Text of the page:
Agave Americana – Zacatecas, Zac., Mexico – Photo Charlie Quinn


I was struck by its presence, its vitality. This plant embodied strength, resilience, rebirth and that spoke to me, deeply. It still does.

This is the starting point for Exploring! I followed this thread of inspiration through different media. I explored form and feeling by printing, painting, stitching on papers of various kinds, with encaustic, ink, fibers. It is a body of work that represents my delight in exploring, tool in hand, heart open.





“The Vital Obstacles in the Creative Process” – Reflections on my creative journey

“The Vital Obstacles in the Creative Process” – These words definitely caught my attention when I recently saw them posted on the FB Page of On Being with Krista Tippett!

It is counter-intuitive to associate obstacles with any kind of positive light, yet it can be. I know that, deep down. And I learned that early on in my art practice. As a matter of fact, reading the following quote by Wendel Berry really brought my creative journey into view and made me pause and reflect about the energizing role obstacles have in my creative journey.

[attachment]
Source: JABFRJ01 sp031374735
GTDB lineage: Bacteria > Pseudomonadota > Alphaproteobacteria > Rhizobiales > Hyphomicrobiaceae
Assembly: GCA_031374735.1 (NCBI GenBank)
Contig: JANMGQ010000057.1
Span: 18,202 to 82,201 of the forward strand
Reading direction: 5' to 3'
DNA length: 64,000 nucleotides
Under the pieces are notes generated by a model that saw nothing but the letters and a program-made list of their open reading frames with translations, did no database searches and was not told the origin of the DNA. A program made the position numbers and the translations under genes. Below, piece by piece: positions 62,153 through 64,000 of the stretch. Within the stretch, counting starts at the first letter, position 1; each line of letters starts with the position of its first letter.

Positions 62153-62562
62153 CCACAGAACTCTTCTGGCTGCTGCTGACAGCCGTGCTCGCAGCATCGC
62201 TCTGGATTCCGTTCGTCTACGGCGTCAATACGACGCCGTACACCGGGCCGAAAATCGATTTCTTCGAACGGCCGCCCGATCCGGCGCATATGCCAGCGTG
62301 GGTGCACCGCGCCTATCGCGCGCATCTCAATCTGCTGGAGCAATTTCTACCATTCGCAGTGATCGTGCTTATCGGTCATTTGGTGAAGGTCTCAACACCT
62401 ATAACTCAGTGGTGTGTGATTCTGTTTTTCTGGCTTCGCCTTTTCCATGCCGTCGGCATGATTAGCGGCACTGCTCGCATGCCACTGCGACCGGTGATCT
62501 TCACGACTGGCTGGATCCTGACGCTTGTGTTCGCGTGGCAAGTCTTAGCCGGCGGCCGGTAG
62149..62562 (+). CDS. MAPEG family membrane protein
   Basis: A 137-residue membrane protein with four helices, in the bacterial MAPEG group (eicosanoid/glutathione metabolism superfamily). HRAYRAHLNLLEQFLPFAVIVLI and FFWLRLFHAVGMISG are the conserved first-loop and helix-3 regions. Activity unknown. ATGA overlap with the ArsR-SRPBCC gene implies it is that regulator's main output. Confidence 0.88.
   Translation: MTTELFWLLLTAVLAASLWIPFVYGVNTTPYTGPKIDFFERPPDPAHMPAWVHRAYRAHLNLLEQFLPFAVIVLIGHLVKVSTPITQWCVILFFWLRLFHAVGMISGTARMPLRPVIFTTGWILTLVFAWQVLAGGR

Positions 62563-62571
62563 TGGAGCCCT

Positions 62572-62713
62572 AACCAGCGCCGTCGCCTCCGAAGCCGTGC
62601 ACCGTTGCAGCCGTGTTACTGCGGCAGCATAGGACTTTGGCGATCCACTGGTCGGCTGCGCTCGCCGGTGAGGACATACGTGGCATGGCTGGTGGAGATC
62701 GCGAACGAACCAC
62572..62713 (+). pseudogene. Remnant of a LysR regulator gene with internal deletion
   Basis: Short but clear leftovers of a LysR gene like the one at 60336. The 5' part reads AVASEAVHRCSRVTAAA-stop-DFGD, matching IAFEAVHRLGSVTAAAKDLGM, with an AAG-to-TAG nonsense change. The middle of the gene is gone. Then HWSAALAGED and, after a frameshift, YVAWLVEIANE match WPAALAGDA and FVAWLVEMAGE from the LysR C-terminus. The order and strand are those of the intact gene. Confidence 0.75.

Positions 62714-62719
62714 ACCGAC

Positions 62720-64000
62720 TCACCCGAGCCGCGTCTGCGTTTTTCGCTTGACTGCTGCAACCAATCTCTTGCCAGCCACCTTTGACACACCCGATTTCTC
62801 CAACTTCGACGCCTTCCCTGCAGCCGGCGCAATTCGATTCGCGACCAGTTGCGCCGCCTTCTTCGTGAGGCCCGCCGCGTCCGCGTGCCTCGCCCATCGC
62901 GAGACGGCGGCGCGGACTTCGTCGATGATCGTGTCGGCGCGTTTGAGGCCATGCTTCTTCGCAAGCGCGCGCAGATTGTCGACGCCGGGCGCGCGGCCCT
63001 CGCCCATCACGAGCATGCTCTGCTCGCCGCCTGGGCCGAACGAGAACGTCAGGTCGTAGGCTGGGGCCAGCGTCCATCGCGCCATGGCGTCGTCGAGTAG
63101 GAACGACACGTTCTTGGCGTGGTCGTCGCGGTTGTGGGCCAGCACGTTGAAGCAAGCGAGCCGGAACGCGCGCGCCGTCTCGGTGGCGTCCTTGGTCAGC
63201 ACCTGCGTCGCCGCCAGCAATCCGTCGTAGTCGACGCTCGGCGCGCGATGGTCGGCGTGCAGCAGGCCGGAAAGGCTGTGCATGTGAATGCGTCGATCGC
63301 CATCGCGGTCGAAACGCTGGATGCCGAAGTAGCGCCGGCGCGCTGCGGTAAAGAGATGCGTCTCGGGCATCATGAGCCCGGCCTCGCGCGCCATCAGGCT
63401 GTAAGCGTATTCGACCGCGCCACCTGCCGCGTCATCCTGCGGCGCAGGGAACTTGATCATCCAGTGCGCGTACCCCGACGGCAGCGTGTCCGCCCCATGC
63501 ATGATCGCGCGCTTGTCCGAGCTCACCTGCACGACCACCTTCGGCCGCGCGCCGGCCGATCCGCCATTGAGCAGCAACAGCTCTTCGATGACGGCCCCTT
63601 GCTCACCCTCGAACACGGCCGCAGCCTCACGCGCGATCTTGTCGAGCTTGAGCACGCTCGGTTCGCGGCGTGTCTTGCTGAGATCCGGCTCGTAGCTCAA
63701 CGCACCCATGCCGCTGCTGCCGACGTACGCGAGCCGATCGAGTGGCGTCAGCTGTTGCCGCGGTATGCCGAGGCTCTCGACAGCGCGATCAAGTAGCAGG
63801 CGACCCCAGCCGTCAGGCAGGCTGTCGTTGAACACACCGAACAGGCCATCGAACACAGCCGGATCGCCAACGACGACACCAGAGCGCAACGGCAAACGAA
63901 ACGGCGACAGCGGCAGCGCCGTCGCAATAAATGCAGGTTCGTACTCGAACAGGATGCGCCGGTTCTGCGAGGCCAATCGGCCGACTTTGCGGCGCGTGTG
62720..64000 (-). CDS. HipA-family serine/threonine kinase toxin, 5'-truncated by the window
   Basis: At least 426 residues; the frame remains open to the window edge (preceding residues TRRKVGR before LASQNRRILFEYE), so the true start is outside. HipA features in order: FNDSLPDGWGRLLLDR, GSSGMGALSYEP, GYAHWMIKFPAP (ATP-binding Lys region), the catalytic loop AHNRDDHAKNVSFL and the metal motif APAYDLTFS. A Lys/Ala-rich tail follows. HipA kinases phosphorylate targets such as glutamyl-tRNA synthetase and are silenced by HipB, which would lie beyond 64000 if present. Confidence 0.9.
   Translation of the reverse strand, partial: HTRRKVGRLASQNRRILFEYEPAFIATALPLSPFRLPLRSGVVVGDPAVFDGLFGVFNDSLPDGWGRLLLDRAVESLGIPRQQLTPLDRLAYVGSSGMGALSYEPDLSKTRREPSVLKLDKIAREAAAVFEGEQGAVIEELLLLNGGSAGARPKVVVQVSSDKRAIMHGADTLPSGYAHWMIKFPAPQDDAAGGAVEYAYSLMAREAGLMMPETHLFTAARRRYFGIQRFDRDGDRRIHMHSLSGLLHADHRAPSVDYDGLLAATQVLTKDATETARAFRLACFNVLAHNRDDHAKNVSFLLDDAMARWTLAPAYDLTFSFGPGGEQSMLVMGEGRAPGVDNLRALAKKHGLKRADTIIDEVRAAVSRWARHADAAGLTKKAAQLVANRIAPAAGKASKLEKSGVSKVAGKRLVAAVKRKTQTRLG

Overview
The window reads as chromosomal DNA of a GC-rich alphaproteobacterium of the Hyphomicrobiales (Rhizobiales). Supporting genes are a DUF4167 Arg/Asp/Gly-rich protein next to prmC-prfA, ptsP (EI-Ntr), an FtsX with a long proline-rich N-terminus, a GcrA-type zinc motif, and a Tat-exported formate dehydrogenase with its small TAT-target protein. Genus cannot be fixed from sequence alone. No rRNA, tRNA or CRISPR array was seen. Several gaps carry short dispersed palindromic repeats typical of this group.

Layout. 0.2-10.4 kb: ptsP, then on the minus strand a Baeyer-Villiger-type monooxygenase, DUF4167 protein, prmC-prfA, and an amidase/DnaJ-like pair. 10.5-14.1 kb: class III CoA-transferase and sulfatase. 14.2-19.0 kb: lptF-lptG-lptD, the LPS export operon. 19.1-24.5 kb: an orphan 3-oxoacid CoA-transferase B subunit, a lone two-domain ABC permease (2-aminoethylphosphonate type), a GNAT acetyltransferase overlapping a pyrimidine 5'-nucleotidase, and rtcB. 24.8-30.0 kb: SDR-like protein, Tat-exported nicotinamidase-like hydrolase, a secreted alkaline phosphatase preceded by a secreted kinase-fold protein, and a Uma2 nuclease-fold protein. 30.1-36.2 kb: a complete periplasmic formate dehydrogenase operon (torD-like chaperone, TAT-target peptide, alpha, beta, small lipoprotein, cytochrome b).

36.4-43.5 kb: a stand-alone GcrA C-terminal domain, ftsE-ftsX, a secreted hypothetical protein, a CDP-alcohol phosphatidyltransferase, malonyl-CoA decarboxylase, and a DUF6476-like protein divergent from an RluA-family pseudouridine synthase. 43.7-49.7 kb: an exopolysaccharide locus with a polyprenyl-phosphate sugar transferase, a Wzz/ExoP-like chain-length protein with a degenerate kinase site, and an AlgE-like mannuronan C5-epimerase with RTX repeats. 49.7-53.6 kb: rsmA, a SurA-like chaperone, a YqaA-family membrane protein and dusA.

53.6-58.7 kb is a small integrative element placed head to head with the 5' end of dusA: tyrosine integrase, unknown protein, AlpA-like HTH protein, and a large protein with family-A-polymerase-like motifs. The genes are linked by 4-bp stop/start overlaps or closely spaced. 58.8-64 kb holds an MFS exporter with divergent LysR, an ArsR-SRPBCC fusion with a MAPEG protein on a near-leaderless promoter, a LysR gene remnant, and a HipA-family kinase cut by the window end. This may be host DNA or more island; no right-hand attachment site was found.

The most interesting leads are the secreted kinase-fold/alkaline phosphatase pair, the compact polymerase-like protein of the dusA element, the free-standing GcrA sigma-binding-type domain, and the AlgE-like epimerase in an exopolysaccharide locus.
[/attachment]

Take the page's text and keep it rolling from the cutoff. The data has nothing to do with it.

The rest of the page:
“It may be that when we no longer know what to do, we have come to our real work and when we no longer know which way to go, we have begun our real journey.”

I came to creating art from that point very point of not knowing what to do!  As a new transplant to Montreal, Canada, I was looking for something to do. That’s when I came across the description of a course about creativity that caught my eye. Little did I know at the time that signing onto this class would lead to a journey of cultivating creativity on many different levels.

I knew very little beyond some high school art class about art, materials. So I was definitely stepping into unknown territory at the time, with little to no expectation but one, to try and see.  And try and see I did, over a few months, then year, then years and I have kept going ever since.